Improving employee efficiency depends directly on your ability to engage team members. And this can do wonders for your bottom line as a business owner. In fact, teams that report being highly engaged at work result in 21 percent greater profitability on average.
How do you make sure your employees are doing all they can? In the following article, we’ll be looking at the answers to this question in-depth. But first, let’s examine the productivity pitfalls they’re likely facing.
What Hurts Productivity?
Before you can motivate your employees to be more efficient at work, you need to figure out the factors that are causing them to stall out or fall short. Here are some of the likely culprits.
Failing to Empower Your Employees
Employees who feel empowered to make decisions tend to actually make decisions. That means they’re spending less time waiting for you to tell them what to do and more time taking ownership of their role in the business. This leads to higher productivity.
Want to burn out an employee in a hurry? Make them feel cut off from the upper-level people in your company. Closing the doors of communication makes your employees feel under-valued and under-appreciated.
Improperly Gauging Their Responsibilities
Some employees get overwhelmed and give up when they’re facing too many responsibilities at work. This could lead to a lack of productivity or shoddy work.
Others are great at one or two tasks but poor when entrusted with more than they’re capable of handling. It’s your job to make sure your employees don’t have too much (or too little) to do at work.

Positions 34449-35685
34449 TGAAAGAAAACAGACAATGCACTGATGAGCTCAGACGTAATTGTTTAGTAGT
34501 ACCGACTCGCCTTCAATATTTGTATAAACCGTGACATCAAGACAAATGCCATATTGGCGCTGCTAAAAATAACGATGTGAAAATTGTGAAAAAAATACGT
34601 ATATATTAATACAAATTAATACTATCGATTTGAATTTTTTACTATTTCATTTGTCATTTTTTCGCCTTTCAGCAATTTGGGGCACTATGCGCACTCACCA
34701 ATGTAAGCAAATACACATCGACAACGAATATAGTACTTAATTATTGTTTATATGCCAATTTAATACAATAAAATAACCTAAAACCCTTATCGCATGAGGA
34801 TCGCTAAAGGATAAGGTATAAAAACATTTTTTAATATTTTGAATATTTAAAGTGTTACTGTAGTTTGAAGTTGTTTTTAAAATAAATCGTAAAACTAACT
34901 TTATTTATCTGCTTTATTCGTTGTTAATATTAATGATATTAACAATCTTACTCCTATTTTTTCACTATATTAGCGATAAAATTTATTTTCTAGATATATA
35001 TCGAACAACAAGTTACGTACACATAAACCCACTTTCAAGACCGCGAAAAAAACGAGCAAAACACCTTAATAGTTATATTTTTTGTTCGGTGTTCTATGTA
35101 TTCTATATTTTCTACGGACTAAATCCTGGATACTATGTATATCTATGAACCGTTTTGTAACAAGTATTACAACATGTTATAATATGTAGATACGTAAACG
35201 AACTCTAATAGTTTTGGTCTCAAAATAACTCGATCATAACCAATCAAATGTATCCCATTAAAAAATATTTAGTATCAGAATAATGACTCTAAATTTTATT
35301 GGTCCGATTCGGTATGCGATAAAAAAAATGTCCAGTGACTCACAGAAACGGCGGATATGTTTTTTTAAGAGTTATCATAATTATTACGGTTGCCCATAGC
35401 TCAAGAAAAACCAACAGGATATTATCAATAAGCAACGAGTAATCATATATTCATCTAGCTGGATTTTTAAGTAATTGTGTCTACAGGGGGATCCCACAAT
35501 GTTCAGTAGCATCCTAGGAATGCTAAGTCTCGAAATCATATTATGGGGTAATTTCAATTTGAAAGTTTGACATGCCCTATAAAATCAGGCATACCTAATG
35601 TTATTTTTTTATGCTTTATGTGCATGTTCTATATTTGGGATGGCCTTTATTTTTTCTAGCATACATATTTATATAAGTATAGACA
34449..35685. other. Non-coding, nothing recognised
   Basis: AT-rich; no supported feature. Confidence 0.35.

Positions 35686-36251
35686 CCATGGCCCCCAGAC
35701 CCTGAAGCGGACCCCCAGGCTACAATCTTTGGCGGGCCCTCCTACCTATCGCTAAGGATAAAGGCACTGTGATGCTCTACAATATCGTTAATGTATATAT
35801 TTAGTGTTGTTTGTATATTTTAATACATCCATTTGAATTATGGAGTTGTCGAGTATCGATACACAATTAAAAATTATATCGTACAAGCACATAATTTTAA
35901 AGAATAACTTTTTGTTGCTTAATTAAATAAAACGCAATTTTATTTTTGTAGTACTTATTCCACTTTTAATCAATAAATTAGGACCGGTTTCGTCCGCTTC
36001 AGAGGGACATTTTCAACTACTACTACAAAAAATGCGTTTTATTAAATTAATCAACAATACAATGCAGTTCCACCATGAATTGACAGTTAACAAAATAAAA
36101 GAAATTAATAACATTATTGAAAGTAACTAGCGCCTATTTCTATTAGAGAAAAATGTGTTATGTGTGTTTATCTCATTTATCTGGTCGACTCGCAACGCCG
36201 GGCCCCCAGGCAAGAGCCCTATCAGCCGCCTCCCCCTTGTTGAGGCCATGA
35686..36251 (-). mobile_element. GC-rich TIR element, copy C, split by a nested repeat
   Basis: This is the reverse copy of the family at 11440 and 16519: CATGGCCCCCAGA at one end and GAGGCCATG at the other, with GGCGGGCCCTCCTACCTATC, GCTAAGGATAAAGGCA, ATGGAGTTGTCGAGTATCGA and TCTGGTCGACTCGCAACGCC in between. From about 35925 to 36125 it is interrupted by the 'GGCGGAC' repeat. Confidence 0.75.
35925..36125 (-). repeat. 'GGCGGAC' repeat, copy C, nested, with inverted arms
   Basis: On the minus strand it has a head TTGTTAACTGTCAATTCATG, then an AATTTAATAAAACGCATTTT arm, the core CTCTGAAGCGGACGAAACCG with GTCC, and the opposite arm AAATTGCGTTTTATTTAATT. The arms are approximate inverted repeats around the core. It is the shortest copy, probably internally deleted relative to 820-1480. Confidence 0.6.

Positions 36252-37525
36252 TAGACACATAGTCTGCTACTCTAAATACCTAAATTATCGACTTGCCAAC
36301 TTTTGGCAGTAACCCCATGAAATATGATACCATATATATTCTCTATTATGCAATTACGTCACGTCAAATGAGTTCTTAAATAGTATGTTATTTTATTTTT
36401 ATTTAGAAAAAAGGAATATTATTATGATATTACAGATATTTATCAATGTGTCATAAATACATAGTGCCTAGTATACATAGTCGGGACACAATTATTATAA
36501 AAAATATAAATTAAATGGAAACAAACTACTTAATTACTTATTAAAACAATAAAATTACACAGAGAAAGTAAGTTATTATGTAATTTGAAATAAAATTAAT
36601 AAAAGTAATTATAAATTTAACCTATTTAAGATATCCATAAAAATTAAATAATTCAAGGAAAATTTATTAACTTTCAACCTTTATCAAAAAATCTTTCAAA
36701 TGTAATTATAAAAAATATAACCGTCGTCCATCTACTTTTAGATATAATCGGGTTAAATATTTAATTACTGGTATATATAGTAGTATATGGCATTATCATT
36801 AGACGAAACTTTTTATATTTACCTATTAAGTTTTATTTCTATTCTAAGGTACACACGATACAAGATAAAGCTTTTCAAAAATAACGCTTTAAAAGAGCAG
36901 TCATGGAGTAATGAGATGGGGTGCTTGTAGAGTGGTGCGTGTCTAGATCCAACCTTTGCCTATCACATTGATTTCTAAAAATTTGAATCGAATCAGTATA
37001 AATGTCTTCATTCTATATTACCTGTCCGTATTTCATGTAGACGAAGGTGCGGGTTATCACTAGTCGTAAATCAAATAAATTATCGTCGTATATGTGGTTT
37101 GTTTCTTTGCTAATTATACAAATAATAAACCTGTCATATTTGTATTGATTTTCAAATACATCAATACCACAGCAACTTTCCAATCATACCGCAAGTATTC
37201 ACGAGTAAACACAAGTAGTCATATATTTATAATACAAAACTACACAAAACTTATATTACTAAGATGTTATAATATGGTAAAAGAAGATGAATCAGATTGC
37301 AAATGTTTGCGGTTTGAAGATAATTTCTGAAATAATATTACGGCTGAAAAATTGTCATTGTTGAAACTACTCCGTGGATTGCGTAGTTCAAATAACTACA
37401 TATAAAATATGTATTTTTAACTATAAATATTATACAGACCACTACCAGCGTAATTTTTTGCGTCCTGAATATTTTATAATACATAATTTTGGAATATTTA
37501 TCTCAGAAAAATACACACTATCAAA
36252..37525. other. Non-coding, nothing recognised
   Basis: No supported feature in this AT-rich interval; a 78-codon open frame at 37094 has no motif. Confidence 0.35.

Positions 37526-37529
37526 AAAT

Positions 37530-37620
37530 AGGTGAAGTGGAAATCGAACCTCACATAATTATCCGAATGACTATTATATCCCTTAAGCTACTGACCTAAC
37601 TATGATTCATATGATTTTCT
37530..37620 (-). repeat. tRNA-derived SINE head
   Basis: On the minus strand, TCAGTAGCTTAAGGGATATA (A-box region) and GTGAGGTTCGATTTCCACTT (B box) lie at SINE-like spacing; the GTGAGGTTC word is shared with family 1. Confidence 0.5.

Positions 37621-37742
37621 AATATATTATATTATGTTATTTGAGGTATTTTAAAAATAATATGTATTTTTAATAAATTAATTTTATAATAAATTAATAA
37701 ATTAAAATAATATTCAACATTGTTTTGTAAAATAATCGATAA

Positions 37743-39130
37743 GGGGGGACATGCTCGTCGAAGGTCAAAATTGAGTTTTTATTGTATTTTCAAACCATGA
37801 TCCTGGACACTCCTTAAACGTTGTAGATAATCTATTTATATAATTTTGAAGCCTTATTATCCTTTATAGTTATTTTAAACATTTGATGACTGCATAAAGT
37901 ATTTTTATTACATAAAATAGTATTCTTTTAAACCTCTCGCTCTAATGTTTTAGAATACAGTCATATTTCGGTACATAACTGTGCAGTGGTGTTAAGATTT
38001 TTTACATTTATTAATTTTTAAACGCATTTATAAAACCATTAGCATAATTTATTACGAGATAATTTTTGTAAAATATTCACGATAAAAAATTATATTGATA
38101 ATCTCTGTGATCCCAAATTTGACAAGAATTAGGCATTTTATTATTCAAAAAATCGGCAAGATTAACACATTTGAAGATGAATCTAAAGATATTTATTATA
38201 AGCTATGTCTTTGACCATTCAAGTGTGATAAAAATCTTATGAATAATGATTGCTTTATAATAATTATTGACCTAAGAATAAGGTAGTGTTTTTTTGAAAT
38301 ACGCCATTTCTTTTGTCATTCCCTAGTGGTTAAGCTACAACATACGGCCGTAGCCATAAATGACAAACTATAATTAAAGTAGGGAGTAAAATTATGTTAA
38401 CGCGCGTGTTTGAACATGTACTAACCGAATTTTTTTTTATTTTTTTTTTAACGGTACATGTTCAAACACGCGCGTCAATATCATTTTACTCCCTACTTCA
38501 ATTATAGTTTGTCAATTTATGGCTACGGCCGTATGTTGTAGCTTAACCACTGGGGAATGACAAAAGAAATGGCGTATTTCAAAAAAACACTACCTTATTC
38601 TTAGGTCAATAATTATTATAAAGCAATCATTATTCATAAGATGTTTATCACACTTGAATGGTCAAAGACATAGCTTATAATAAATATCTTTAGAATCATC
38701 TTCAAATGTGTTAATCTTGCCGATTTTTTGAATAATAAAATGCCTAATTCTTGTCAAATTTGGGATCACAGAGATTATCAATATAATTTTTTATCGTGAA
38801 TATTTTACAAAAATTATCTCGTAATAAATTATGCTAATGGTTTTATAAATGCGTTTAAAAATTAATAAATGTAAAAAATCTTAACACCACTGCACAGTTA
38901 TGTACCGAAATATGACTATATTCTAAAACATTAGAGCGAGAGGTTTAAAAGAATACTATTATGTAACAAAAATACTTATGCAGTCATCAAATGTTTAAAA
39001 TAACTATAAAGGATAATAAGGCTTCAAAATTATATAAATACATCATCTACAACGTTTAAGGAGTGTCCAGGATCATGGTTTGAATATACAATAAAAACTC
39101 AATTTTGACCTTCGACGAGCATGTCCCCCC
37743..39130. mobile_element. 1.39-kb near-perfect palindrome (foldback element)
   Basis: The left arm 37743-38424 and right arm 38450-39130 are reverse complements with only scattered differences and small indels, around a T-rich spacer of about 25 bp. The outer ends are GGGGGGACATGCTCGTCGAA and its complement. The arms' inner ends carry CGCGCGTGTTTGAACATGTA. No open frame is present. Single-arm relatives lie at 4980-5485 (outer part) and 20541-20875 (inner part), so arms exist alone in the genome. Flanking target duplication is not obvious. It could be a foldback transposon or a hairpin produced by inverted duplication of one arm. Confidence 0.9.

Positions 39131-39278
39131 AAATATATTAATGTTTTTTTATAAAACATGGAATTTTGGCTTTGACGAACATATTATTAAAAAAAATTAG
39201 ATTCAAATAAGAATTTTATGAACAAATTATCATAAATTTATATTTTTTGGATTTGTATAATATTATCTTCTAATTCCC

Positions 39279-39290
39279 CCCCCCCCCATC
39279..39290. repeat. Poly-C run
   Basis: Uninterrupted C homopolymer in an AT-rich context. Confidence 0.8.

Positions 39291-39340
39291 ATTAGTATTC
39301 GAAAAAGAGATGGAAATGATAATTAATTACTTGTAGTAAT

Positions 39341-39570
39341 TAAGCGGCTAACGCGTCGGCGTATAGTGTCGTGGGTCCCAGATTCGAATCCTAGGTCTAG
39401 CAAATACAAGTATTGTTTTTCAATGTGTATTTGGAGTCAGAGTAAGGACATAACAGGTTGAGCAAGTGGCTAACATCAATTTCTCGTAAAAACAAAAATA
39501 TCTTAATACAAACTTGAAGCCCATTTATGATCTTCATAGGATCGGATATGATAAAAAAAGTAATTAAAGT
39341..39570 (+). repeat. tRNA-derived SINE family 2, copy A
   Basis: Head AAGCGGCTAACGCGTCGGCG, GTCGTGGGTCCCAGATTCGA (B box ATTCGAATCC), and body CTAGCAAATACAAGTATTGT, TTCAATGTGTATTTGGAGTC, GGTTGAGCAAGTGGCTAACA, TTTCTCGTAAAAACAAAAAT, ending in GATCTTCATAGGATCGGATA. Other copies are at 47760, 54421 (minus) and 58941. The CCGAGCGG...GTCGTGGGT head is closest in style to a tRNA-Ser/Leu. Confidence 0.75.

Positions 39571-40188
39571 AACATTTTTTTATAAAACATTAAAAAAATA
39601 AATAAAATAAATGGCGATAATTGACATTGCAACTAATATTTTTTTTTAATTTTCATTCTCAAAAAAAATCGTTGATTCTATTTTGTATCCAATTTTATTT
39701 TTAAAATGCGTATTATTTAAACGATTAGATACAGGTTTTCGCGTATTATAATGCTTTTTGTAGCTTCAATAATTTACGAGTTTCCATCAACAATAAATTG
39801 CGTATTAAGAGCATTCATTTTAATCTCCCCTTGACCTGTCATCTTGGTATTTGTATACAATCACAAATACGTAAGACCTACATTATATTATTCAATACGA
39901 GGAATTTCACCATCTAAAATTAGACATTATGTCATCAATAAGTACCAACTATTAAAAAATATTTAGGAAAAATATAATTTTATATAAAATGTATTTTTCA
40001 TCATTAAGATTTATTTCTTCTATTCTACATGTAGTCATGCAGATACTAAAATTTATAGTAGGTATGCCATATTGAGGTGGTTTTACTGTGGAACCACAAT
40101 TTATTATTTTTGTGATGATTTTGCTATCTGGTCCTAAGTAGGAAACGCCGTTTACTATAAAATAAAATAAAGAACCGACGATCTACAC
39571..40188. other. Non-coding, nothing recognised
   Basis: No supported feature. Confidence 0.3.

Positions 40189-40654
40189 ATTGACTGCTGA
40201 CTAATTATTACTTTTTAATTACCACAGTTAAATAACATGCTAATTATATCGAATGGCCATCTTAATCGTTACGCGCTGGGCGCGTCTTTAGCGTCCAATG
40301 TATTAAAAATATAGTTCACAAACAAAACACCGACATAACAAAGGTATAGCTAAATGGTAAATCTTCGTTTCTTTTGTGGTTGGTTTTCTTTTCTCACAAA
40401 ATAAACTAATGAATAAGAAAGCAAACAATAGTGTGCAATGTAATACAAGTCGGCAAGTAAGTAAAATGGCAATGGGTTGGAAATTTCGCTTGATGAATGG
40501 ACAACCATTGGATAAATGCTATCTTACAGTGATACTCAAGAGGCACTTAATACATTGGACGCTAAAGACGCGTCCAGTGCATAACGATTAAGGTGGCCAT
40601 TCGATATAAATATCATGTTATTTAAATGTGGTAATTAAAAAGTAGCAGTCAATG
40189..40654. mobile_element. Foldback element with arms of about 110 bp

Cutting Off Employee Growth
Do employees feel like they have a future with your company? Or have you created an organizational chart where there is nowhere else for them to go? Great workers want to rise through the ranks, and when there’s nowhere else for them to go, they have a tendency to shut down.
Refusing to Compete for Your Employees
But they’re your employees! You shouldn’t have to compete for them, right? Wrong!
Creating an environment that shows you want them to be there and that they are valued makes them think twice about leaving. And you’d better believe they will think twice because your competition will be happy to convince them.
Ignoring Quality of Life
Employees value their time as much or more so than they do the salary you pay them. They have families and hobbies and activities they’d like to get home to. Make them feel like that matters.
Once you’ve identified which of these factors is to blame for the loss in productivity, it becomes easier to address it. Here are seven things you can do to take control!
1. Value Family
Wondering how to improve employee productivity? Start by showing them they’re more than just people there to serve your organization.
Treat them like family. Create an environment where they’re treasured and celebrated as individuals and as integral members of a work family. While you’re at it, maintain some degree of flexibility for their schedules when they have personal or family issues they have to address outside of work.